HD radio is now broadcasting across the Tri-Cities.
WETS-FM, East Tennessee State University’s public radio station broadcasting at 89.5, began the new HD signals a few weeks ago. WETS is the only station broadcasting HD, or high definition, signals in this area said Wayne Winkler, station director.
The school officially announced the new channels were broadcasting Tuesday.
“We were kind of like a restaurant opening quietly for a little bit and making sure everything works before having our grand opening,” Winkler said.
A radio must be HD compatible to receive the new WETS HD signals. There are three new signals broadcast locally from 89.5. A digital receiver will recognize these new signals and offer listeners the option of WETS-HD 1, which is a digital version of the analog signal that broadcasts news and information; WETS-HD 2, which has folk, old-time, bluegrass, blues vintage country and rock and other genres; and WETS-HD 3, which is mainly classical music with some jazz.
Analog FM broadcasts have not stopped.
WETS dropped music from its programming in early 2010. Winkler said the additional channels allowed by HD technology will essentially allow a return to the old format.
“We’re going to have all the music we had before, plus some,” Winkler said.
For example, years ago jazz music was common on WETS and now will be again on WETS-HD 3.
Winkler also has plans for future programming. A possible opera program and classic country music could be heard on a WETS HD channel in the near future.
“I’m talking with people now about getting some programs on,” Winkler said. “It’s pretty exciting right now.”
The music programming will evolve over months, Winkler said. He said the station’s crew is learning how to manage the extra channels with no additional staff. He said the equipment used to coordinate the programming is different than analog, so there is a learning curve. He hoped to have programming, scheduling and tweaking done in a few weeks. Programming could take longer.
Winkler said the station should be streaming all three HD channels online by the end of this year.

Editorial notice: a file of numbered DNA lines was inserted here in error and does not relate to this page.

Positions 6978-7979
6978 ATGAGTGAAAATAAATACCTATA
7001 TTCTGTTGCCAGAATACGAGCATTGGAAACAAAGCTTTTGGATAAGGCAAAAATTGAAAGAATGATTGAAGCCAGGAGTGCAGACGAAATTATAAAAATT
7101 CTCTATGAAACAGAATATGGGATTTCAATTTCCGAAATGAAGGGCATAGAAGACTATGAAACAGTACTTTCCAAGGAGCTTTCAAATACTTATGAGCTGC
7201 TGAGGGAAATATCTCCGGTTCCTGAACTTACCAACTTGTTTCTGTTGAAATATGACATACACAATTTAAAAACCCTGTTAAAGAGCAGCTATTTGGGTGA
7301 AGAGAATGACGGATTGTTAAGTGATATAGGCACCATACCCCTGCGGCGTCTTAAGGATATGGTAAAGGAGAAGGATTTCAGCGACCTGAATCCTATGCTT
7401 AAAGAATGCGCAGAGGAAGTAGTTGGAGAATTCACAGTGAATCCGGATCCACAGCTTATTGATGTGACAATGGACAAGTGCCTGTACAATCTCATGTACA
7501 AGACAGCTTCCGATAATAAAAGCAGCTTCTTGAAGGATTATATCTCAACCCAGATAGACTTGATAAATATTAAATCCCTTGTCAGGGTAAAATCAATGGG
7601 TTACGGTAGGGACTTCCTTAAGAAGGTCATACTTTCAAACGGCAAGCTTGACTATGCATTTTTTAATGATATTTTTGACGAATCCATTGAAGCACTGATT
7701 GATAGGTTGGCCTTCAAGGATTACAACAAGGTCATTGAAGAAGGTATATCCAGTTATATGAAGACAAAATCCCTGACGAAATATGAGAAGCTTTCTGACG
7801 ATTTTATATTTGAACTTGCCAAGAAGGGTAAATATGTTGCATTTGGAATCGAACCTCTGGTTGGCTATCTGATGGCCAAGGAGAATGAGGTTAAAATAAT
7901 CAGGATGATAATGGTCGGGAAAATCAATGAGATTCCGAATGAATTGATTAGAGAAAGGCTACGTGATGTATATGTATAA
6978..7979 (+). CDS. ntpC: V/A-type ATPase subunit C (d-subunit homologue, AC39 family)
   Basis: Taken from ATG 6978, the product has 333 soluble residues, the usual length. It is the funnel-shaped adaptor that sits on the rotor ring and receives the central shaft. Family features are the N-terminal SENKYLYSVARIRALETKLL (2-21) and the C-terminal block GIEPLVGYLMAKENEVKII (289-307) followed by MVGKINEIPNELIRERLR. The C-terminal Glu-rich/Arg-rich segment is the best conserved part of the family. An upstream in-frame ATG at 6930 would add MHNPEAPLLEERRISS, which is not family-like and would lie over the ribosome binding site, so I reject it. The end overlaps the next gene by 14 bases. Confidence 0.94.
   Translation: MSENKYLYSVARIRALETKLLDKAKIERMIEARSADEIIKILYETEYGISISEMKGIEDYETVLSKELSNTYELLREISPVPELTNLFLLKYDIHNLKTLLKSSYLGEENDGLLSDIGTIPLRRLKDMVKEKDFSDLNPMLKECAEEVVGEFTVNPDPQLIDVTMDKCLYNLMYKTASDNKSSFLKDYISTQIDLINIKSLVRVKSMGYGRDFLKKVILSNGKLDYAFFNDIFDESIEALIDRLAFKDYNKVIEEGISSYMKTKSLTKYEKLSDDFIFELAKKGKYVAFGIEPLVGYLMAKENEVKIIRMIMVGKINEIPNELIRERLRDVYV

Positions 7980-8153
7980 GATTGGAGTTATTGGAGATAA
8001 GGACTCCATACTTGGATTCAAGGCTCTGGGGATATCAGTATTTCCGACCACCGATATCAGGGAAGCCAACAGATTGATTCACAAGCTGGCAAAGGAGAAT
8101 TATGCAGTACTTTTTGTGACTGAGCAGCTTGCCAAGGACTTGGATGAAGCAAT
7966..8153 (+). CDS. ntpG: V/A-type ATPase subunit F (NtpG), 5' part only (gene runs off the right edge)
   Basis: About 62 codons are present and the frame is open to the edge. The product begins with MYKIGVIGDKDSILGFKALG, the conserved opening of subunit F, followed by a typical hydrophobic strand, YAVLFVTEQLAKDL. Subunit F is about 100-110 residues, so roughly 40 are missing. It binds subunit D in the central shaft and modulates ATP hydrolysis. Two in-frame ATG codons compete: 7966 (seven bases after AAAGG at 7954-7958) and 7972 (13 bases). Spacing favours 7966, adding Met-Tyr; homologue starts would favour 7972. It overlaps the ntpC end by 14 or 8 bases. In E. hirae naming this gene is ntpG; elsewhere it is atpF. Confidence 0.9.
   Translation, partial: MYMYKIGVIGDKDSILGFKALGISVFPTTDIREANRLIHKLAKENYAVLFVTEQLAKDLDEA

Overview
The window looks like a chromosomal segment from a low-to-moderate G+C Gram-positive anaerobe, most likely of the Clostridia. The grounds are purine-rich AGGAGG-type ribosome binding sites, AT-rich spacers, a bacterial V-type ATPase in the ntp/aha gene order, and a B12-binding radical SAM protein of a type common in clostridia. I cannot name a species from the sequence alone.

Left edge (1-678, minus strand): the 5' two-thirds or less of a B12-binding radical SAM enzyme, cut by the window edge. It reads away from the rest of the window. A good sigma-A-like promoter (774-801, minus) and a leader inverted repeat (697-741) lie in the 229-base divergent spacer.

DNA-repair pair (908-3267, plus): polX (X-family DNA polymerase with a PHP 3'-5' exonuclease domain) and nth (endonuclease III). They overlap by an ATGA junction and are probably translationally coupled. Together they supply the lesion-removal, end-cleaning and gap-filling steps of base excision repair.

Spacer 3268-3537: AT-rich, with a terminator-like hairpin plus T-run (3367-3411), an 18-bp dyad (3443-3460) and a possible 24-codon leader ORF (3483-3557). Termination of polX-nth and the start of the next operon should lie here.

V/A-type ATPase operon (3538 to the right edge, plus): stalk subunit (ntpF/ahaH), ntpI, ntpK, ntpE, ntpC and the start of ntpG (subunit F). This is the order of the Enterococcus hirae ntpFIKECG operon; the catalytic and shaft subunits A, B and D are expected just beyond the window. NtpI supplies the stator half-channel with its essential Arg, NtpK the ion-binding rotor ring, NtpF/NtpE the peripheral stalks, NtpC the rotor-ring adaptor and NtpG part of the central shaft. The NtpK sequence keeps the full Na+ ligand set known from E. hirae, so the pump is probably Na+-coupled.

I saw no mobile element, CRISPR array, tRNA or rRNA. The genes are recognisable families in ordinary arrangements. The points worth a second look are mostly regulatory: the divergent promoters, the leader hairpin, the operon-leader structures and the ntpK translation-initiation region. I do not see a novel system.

He said the sound of the HD signals was superior to FM, which sometimes includes static.
“The quality is noticeably better than FM,” Winkler said.
WETS received about a $70,000 grant from the Corporation for Public Broadcasting to install equipment needed for digital broadcasts earlier this year. That grant required a 30 percent match. Incidentally, Kathleen Grover, an ETSU English professor, had organized a drive to raise money for HD broadcasting shortly after the station cancelled music programming. She raised about $27,000 when the grant was announced, so her effort nearly made up the required matching funds.
The new equipment was installed during the summer and early fall.
Listeners must now get the equipment needed to hear the HD channels.
“Actually, there’s probably more people who have (HD radios) than realize they have them,” Winkler said.
Newer model vehicles tend to have HD radios, and Winkler said all 2012 Toyota models will have HD radios.
Winkler said the transition to HD, which he thinks will be made by most commercial radio stations, will be smoother than the transition to FM transmissions in the late 1960s and early 1970s.
“It (FM) wasn’t in most cars in those days and market penetration was pretty light,” Winkler said. “I think HD radios will be much quicker to be accepted.”
One reason for that is that most radios produced now also can pick up HD signals, so it would be difficult to buy a new radio that only receives analog transmissions.
“It’s not often you get the opportunity to be a pioneer,” Winkler said of offering the first HD radio broadcasts in the region. “We’re putting on something new and that’s always exciting for a broadcaster, to use a new form of media.
“I think we’re at the beginning of something that’s pretty exciting for radio in this market,” Winkler said.
The fall fundraiser for WETS begins today. For pledges of $300 or more, WETS is offering personal HD radio receivers.
For information about the new HD stations, call WETS at 439-6440 or 1-888-898-9387. To make a pledge to support WETS-FM, use the toll-free number or visit the station website at www.wets.org.